[By Joe McKendrick] One out of six workers are part of a “shadow” workforce, virtually unknown to business leaders. But that isn’t necessarily a bad thing — for executives or for the shadow workers. A recent study out of the ADP Research Institute finds 16% of corporate workforces are contractors or contingent employees, and this share is growing. The technology revolution not only made place irrelevant for many jobs — one no longer needed to be right there on the floor to have access to corporate resources, information and communication — but also made employment relationships more of a loose concept. There’s a great deal of work being done outside the core of full-time employees, by networks of contractors, consultants and other so-called “gig” workers. In his work Megatrends from almost four decades ago, author John Naisbitt predicted the corporation would evolve into a “confederation of entrepreneurs.” Over the years, I’ve encountered many independent contractors working within organizations, sometimes at high levels of management. For these gig workers, working from home, from remote offices, or even within the corporate walls, means greater flexibility, reduced stress from office politics, and opportunities to pursue their crafts. For employers, it means being able to draw from a vast, global pool of talent as needed, without the delays inherent in onboarding or relocation. The digital economy has created incredible opportunities for these more entrepreneurial-minded workers. Resources such as cloud and mobile apps provide just about every type of business function needed to serve and please their clients, at virtually no cost. This includes financial management tools, collaboration platforms, presentation venues, and the ability to communicate globally. New York Times columnist Thomas Friedman famously dubbed this the “DIY Economy” several years back, and this is even more so the case these days. There have been legislative efforts to clamp down on the use of gig workers, pushing to have many contractors reclassified as standard employees. California’s AB 5 law was enacted at the beginning of this year, and the US House also passed a bill (The “PROAct”), mainly intended to support labor organizing, but also including provisions on re-classifying independent contractors as regular employees. Such initiatives are justified when it comes to protecting low-wage service workers, but for many professionals, from managers to computer programmers to media content creators, independent contracting is a choice, seen as providing greater opportunities and flexibility than restrictive employment arrangements. In a post here at Forbes, Teresa Ghilarducci makes a very important distinction between the low-paid service workers who are exploited as “independent contractors,” versus the higher-paid professional consultants who are independent by choice The ADP study finds demand for skilled workers is creating opportunities for tenured, skilled workers in the gig workforce, and many independent contractors prefer their employment status. This consists of workers paid as either 1099-MISC (1099-M) workers or short-term W-2 employees working one to six months. ADP’s researchers analyzed the anonymous and aggregated payroll data of more than 75,000 large companies, employing more than 18 million workers, supplementing the data with a survey of more than 16,000 workers and interviews with 21 company executives. The research suggests these workers may be driving 16% or more of a company’s performance. Many companies appear to decide whether to engage gig workers through a third-party staffing agency or through internal resources based on urgency, time and budget. There are many ways to describe gig workers, and here are a few classifications:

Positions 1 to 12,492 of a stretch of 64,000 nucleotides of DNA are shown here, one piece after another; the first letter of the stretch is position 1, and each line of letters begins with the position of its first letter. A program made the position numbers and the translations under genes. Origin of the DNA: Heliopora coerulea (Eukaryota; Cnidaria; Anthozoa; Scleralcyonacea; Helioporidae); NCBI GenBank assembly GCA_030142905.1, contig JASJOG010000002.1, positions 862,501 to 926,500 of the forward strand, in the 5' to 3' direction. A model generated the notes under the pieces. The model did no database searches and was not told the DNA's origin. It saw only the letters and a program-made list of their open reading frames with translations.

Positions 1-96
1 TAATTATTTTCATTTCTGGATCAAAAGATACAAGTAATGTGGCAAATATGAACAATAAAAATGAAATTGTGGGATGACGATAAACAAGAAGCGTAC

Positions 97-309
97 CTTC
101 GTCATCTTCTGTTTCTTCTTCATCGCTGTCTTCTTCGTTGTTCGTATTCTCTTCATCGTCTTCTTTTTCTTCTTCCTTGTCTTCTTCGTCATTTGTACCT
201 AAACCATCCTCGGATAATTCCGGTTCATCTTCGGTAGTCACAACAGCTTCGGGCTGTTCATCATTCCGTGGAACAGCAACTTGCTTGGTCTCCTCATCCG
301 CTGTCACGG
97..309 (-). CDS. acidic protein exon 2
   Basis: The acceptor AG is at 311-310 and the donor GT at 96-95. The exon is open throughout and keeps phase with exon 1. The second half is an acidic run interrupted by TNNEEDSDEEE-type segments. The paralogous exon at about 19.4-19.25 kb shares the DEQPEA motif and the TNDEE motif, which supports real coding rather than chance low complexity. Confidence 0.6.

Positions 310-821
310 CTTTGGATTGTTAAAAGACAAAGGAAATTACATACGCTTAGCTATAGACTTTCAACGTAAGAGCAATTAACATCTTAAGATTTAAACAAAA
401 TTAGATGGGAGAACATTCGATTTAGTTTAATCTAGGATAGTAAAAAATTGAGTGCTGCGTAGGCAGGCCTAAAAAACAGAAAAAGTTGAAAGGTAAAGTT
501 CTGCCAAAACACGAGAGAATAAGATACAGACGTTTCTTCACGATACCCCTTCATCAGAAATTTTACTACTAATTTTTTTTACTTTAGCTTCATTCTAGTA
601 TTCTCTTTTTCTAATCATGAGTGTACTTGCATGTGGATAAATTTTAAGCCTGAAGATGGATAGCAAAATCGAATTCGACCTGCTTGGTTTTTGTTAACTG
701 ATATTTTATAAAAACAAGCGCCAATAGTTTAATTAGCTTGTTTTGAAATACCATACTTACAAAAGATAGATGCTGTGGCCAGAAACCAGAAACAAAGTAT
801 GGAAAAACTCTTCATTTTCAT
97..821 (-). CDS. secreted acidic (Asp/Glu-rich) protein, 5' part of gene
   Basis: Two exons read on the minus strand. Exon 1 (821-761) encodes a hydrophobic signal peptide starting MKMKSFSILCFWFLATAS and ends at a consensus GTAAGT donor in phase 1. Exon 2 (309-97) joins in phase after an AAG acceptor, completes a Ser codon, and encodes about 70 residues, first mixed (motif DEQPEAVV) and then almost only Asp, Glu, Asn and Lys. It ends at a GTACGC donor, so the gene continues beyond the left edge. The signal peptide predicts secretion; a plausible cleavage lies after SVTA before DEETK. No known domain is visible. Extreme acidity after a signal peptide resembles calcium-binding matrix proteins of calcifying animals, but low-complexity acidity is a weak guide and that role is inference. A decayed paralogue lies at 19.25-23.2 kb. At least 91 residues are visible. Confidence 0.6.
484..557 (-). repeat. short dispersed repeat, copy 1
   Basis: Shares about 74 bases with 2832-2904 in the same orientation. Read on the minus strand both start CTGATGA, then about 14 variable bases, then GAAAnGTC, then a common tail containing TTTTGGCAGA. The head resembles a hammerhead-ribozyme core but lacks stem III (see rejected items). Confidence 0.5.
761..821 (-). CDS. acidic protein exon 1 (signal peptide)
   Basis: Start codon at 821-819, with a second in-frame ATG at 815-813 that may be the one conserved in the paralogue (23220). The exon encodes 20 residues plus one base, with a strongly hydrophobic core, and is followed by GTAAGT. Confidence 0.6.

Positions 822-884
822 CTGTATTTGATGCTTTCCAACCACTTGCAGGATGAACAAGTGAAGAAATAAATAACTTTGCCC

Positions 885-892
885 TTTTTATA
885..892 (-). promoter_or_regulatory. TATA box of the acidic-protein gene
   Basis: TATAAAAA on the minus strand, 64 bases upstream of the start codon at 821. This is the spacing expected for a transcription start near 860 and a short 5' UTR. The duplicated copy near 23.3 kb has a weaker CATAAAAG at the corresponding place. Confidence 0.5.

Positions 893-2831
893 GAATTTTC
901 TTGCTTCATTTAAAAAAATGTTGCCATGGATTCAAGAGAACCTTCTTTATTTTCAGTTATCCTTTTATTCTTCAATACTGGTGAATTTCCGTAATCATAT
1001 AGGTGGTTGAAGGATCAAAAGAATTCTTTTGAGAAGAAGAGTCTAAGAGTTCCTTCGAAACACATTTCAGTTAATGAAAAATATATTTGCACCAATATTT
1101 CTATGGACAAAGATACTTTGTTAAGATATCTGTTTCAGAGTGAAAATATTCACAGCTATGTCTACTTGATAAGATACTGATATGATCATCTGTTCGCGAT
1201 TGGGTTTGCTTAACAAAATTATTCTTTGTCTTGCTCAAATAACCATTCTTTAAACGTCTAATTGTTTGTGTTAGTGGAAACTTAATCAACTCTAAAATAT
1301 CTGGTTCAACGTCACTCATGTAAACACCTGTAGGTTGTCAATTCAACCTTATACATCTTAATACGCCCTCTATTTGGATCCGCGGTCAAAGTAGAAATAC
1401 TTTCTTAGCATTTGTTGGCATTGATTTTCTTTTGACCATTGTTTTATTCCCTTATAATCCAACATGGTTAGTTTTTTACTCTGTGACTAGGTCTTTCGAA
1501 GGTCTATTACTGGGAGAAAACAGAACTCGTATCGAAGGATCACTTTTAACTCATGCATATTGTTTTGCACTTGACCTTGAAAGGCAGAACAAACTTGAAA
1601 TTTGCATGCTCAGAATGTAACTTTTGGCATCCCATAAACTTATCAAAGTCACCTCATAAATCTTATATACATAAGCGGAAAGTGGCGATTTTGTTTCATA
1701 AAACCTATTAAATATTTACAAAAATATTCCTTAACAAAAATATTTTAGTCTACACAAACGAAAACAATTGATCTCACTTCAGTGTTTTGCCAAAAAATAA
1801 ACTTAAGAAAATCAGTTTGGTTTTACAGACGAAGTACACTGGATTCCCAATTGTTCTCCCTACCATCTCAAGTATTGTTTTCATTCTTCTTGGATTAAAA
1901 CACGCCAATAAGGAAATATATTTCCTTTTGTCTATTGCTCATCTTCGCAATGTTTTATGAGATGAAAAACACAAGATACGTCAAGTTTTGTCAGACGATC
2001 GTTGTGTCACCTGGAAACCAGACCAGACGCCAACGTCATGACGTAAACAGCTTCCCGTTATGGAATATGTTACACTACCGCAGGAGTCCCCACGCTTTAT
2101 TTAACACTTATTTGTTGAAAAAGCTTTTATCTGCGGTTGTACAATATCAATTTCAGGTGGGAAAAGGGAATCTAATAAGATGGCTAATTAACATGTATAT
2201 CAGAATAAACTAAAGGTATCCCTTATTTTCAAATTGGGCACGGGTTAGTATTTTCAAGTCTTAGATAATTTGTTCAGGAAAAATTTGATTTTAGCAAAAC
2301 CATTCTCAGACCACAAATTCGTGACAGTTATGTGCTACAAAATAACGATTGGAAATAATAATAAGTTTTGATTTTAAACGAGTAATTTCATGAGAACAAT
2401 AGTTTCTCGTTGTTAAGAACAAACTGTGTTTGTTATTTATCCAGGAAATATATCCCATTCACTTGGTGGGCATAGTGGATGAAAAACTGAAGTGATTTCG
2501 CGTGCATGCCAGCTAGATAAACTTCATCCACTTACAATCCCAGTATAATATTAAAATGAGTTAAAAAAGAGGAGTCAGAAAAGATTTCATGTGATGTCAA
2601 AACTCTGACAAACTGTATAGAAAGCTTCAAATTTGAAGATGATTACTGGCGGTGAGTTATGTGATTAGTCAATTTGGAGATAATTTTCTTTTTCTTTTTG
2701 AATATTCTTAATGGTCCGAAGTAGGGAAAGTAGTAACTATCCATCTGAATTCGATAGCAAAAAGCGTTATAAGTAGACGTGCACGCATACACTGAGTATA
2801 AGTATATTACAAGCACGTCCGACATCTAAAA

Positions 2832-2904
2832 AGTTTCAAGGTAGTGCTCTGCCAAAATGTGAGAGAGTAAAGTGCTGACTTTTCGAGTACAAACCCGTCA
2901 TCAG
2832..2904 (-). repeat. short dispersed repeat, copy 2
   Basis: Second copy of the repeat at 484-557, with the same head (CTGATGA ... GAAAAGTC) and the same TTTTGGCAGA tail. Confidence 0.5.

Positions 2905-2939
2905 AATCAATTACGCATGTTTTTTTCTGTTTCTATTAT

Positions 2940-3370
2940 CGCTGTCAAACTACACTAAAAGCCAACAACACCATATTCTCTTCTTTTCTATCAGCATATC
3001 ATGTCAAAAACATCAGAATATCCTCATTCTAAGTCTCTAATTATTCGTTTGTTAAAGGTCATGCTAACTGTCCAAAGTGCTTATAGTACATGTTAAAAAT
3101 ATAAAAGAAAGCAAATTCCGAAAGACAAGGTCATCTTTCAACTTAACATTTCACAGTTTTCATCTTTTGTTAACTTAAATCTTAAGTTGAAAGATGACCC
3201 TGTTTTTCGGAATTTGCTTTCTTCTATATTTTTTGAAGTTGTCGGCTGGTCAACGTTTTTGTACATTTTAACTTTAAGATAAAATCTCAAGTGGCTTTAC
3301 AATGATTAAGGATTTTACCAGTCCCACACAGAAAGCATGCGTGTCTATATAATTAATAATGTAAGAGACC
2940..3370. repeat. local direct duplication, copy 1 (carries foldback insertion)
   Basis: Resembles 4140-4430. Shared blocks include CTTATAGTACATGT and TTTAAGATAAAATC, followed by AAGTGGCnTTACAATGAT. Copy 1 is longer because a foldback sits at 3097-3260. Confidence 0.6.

• Consultant
  • Contingent worker
  • Flexible worker
  • Free agent
  • Freelancer
  • Moonlighter
  • On-call worker
  • Part-time worker
  • Platform worker
  • Project-based worker
  • Self-employed worker
  • Temporary worker
The 1099-M contractors who are independent contractors, often hired for their skillset on a project basis. These skilled, tenured workers tend to be older, highly educated and choose to work on what they enjoy. Close to one-third of 1099-M gig workers, 30%, are aged 55 or older. For some, their gig work is supplemental income to their retirement savings. Another group includes short-term W-2 employees who are younger, less educated, have a lower income, and are typically working on a seasonal or on-call hire basis. More than 70% of 1099-M gig workers say they are working independently by their own choice, not because they can’t find a 9-to-5 job, the report shows. Most seem happy with gig work and place a premium on flexibility as a driving motivation behind their decision, over financial security or benefits. In fact, 60% of 1099-M gig workers say they will continue to gig for the next three years. “Precisely because gig workers are an invisible workforce in organizations, there is untapped potential to bridge talent gaps by tracking and assessing the skill sets and performance of this population,” the ADP report states. “By focusing efforts on examining the current workforce and assessing what current talent is capable of — whether gig workers who enjoy working in this way or even traditional workers near or over the age of 55 who may desire the flexibility of working independently — businesses will be better equipped to retain some of the company’s highest performing workers.”


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